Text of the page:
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Blood sugar spikes are sudden and relatively large increases in an individual's blood sugar levels. People generally experience spikes in their blood sugar after eating, especially if the meal was particularly sweet. Although spikes normally go beyond the usual blood sugar threshold of 180 milligrams per deciliter (mg/dL), those that measure 350mg/dL or more are considered to be dangerous. When sudden high blood sugar levels approach 500 to 600mg/dL, the spikes can result in either comas or death.
When an individual eats, the sugars contained in the food are absorbed into the blood in order to fuel the body's metabolic processes. When this occurs, blood sugar levels are naturally high when measured. In response, the body produces insulin to lower the blood sugar back to normal levels. As a result, these spikes typically last around two hours. If blood sugar spikes do not significantly drop after a few hours, it is possible that the pancreas is not functioning properly, or the body's ability to utilize insulin is compromised.
If blood sugar reaches upwards of 350mg/dL, yet the amount of sugar consumed wasn't particularly large, it is likely that the individual has hyperglycemia, or abnormally high blood sugar levels. Spikes that measure this large can pose significant risks to patients, as these individuals often have difficulty in lowering their blood sugar. Such spikes can lead to dizziness, fatigue, and even chest pains. People with hyperglycemia might even lose consciousness after large blood sugar spikes.
There are cases when blood sugar spikes can result in serious neurological damage and prove to be fatal. Individuals who reach these levels are considered to be in the hyperosmolar hyperglycemic state. This state is reached when several large spikes in blood sugar occur in succession without ample recovery time in between. When in this state, individuals can go into shock and even fall into comas. In the most severe cases, the hyperosmolar hyperglycemic state can lead to death.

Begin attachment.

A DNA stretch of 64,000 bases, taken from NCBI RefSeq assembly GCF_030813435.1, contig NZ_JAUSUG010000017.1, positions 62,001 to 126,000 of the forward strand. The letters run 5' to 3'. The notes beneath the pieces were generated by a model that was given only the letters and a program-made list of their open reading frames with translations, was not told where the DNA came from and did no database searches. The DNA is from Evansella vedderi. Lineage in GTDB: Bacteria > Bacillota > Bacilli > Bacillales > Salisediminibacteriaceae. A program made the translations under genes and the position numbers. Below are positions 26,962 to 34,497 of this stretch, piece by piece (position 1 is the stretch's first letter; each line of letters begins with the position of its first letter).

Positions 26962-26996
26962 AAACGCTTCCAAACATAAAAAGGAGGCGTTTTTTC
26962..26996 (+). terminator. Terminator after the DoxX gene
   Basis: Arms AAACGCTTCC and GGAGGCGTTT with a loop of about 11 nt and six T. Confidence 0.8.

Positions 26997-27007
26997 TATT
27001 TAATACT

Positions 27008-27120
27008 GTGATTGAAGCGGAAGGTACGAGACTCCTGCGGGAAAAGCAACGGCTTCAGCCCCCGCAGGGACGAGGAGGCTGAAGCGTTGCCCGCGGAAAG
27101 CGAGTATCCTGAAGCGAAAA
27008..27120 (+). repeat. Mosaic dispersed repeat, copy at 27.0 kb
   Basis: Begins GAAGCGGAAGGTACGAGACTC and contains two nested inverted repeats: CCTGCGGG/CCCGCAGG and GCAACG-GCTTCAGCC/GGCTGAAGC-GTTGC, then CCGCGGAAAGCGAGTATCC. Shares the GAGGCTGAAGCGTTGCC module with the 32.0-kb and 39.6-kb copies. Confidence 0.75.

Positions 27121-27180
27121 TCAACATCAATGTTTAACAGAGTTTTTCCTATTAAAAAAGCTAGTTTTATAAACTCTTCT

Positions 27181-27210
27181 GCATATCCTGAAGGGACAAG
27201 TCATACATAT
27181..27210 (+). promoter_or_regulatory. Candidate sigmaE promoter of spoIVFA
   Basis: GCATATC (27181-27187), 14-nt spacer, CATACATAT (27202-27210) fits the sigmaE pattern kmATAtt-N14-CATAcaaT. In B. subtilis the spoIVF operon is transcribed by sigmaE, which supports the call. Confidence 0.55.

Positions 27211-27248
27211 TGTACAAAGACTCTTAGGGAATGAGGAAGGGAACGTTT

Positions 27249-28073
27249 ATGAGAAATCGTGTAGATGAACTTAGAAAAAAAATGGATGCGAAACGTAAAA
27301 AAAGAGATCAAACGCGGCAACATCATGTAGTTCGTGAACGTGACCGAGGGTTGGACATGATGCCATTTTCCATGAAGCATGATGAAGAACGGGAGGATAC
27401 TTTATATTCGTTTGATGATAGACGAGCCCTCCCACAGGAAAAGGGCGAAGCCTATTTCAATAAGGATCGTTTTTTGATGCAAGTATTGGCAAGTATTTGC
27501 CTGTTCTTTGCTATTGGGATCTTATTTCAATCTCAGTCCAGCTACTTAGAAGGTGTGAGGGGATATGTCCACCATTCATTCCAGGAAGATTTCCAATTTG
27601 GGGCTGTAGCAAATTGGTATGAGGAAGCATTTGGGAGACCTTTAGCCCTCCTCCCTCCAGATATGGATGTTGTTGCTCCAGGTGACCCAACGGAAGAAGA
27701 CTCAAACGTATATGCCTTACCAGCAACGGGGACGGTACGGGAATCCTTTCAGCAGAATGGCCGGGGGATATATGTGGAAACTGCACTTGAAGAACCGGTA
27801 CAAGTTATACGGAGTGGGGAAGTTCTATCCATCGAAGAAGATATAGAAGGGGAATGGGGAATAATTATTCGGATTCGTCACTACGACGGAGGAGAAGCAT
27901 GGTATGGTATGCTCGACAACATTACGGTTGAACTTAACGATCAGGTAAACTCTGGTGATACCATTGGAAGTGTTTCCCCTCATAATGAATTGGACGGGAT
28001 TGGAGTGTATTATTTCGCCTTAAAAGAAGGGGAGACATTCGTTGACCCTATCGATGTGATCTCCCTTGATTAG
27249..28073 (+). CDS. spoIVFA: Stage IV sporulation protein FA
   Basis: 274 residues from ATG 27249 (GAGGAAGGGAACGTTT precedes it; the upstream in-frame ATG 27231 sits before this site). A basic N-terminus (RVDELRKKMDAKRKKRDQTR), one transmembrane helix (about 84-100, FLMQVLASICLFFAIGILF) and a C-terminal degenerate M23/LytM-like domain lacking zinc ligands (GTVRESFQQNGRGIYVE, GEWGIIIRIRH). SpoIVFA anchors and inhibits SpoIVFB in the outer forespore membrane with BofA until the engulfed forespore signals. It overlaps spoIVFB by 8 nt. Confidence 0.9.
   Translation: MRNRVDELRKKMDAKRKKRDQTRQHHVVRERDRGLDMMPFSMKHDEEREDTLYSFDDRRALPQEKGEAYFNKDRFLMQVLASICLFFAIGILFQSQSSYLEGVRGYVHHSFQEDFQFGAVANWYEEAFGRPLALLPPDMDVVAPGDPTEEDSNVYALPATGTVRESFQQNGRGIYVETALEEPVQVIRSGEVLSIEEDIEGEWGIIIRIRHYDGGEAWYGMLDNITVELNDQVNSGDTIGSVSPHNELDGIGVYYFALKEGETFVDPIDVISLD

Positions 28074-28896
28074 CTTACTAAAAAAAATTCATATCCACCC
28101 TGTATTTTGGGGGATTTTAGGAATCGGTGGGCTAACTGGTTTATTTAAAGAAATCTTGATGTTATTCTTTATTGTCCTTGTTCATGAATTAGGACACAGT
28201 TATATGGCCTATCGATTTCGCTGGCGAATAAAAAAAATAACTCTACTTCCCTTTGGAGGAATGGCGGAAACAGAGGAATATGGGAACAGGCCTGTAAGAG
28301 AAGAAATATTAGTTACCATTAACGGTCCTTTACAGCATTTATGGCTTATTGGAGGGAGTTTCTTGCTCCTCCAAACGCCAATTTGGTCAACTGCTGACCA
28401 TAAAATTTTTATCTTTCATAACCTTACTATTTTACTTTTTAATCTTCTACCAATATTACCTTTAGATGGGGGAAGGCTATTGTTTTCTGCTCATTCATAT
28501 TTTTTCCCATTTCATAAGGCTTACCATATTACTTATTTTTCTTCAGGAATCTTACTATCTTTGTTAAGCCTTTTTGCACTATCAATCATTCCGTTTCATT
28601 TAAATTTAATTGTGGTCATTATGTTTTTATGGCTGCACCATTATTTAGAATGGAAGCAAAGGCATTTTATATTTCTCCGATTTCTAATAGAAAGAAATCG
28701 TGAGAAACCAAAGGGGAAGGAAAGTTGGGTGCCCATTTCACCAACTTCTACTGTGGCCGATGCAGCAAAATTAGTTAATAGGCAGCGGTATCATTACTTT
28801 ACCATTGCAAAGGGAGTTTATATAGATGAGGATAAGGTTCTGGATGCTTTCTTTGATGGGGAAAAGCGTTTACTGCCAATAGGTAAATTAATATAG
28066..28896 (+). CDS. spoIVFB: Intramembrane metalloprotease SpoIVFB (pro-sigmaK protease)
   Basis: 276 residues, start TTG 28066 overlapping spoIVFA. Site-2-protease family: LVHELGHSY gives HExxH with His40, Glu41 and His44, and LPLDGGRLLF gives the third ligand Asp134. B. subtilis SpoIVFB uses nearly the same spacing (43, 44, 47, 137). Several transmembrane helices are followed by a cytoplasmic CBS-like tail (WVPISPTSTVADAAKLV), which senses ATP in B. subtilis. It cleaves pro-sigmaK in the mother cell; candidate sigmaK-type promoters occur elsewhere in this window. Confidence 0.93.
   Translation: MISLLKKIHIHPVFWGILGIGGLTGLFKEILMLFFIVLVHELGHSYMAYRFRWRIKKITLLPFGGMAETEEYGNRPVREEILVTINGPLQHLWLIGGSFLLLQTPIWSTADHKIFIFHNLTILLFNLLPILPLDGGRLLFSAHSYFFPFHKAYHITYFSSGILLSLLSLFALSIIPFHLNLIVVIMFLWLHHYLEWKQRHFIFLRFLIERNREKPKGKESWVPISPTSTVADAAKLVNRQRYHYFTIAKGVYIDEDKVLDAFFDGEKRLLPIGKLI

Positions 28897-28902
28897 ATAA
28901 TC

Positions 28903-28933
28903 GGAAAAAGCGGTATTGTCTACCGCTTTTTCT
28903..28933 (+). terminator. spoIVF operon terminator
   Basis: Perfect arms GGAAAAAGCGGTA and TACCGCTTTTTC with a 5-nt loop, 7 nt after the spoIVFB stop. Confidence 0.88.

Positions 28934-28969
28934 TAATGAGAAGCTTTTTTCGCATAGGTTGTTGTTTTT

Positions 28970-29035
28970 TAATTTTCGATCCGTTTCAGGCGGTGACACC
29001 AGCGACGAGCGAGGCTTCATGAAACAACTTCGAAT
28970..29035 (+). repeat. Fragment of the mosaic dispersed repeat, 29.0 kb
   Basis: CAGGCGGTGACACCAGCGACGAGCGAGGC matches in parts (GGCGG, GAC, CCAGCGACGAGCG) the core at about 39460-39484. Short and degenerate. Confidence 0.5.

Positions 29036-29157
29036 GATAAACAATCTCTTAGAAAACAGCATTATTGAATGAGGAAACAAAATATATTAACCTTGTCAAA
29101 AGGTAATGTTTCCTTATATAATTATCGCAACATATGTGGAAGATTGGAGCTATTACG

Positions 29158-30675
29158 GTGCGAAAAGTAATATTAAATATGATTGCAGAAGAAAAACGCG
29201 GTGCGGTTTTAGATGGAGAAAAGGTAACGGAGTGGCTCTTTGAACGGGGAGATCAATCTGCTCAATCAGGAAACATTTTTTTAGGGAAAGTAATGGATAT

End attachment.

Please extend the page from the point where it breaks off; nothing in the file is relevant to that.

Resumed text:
If the body is unable to efficiently lower blood sugar through insulin production, there are several ways to manage the spikes. Drinking water can help dilute any excess sugar, as well as promote healthy liver and kidney function. Taking 1 or 2 tablespoons (14.78 to 29.57 ml) of vinegar has also been found to lower blood sugar during spikes. In case of an alarmingly large spike, however, patients should seek the advice of a medical professional.
Another option to reduce your blood sugar levels is to simply focus on eating whole foods. Sure, you can look at the glycemic index, but what it will tell you is that most refined foods have a high GI and most whole foods have a low GI.
A whole food, if you're not familiar with the term, is basically what it sounds like. A banana. An egg. Oatmeal.
Of course, meat, whole milk cheese, butter, etc. are also whole foods, so that's not the whole story. I like Michael Pollan's rules: Eat food. Mostly plants. Especially leaves.
The best thing for everyone is to try to keep yourself at a normal blood sugar level all day! Basically, you don't want to eat a lot of white foods - white bread, white potatoes, white sugar, etc. Those will raise your blood sugar and then let it *crash.* That's the sort of monkeying with your metabolism that leads to weight gain and potentially to heart disease and diabetes.
You can look up the glycemic index to get a better idea. Foods with a low GI reduce glucose more slowly after eating, meaning that your blood sugar levels stay more constant. Foods with a high GI will give you a sugar rush and crash.
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